“Do you think people will remember us when we die?”
Liedel skipped a stone over the water. It hopped thrice, skidding, too imperfect to go further. She pouted and began skulking with her head down, scouring the dirt for another.
“When or after?” Althiira replied.
“What’s it matter?”
“Because people will always remember you when you die. Especially if it’s in a particularly grisly way. It’s not the same as-”
“You know what I meant,” her sister muttered. She barely heard her: she’d gone quite a ways down the shore of the lake, picking up rocks and discarding them with flippant tosses. “You’re such a smartass.”
“Well my ass’s sure smarter than your ass.”
One of the stones got lobbed her way and Althiira ducked, laughing.
“Seriously. Do you think they’d remember?”
She sighed, planting her feet on the ground and hauling herself up, her hands smacking dust off the seat of her pants. “Why does it matter whether they do or don’t?”
“You don’t want to be remembered?”
Althiira shrugged. “I don’t really care.”
Liedel looked at her oddly, her lips all screwed up between a frown and a smile. “I can’t tell if you’re kidding or not.”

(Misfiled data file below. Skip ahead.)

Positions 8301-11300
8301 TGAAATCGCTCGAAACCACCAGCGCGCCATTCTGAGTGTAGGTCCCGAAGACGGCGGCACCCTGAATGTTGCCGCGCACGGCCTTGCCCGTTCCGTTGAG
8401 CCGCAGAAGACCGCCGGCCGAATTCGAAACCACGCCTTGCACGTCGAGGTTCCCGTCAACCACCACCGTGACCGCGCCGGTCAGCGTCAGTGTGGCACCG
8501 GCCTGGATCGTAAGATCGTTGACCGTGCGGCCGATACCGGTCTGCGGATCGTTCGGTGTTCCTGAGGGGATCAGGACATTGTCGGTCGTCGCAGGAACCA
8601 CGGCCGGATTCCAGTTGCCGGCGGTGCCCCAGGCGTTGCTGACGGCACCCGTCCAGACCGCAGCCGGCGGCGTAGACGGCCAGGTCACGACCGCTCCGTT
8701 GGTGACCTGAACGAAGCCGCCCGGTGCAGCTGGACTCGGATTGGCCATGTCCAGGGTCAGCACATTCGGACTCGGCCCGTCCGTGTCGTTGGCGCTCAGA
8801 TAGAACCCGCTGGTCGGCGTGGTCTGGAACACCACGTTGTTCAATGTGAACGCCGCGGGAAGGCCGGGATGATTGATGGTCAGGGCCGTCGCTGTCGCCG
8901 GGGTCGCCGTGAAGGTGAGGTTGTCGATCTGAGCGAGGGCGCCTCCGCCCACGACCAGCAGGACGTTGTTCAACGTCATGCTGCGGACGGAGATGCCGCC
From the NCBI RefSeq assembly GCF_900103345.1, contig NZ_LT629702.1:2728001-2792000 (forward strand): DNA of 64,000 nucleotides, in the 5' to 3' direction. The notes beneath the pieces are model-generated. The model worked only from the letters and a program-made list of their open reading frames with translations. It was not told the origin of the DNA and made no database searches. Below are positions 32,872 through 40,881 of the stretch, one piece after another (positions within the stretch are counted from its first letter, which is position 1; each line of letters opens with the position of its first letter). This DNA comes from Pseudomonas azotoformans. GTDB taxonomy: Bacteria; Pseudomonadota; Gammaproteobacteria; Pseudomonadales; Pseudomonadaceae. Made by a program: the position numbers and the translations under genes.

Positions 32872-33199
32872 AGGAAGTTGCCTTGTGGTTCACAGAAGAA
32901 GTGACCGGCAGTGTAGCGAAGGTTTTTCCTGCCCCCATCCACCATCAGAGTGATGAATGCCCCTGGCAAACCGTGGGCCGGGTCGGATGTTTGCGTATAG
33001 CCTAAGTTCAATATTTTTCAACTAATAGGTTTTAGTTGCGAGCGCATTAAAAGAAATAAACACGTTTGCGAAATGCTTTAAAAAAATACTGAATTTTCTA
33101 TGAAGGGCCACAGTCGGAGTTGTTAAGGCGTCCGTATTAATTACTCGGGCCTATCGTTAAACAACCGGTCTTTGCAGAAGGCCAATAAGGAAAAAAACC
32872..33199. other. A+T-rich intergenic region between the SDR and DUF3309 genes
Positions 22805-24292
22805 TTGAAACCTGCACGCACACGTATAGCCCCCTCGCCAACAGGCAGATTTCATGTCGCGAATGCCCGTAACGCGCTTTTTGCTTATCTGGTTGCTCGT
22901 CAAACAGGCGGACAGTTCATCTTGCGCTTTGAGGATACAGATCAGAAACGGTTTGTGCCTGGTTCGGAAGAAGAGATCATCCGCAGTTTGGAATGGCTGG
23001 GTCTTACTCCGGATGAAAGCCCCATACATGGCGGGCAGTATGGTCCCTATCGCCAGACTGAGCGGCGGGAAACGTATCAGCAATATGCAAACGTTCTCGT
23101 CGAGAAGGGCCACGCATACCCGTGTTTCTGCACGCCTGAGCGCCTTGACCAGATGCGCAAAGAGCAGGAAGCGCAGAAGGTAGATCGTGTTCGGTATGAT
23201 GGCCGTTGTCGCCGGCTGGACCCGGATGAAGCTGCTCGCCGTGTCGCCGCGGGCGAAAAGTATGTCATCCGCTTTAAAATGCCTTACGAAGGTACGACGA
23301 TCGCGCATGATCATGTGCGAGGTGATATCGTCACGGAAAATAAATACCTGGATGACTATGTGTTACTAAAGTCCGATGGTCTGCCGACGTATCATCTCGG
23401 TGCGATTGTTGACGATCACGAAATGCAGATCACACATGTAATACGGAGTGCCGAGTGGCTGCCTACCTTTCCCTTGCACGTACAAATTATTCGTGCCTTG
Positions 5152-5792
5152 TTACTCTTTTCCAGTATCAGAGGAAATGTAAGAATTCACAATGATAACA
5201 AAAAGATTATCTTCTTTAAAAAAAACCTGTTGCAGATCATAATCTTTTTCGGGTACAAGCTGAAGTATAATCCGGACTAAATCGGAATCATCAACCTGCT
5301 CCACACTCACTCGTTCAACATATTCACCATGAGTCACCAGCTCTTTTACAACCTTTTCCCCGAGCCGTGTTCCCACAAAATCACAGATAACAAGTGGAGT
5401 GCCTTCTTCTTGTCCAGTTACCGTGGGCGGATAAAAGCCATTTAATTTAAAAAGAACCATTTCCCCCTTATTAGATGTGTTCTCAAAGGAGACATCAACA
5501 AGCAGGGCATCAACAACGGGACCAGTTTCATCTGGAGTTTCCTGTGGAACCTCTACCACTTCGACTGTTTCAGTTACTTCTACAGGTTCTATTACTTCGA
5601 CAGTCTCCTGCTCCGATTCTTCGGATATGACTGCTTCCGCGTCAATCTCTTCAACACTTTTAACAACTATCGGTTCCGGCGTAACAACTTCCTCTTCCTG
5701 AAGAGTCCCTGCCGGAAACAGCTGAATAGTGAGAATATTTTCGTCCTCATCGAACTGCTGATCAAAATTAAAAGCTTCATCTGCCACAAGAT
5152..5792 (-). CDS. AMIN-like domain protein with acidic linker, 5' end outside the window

“Look. Everybody dies. There’s been tons of people that’ve come and just as many that’ve gone. Sure, if you get a big statue of you made or if you’re some rich fucker-”
She sputtered laughter and scooped up a handful of mud, tossing it at Liedel’s feet as she squealed and skittered away.
“Everyone’s gonna get forgotten eventually. It might take a while, but everyone will. Whether it’s in one year or a hundred, what’s it matter? What difference does it make?”
Liedel’s brows knit together. She plucked up another rock and ran her thumb over its round smoothness, weighing it, deciding.
“I hope people remember me,” she murmured. “At least for a little while.”
Althiira peered at her, frowning. She’d never been good with words, with serious things. She walked closer and clasped a hand on her sister’s shoulder, shaking her.
“Hey. You’re young yet. We’re young yet. And besides, nobody’d ever forget you.” She grinned. “You’re way too annoying to forget.”
Liedel stuck her tongue out at her, but she could already see a grin twitching at her lips. She pulled her hand back and took aim, flinging the stone with all her might.
It skipped seven times before it finally sank away from sight.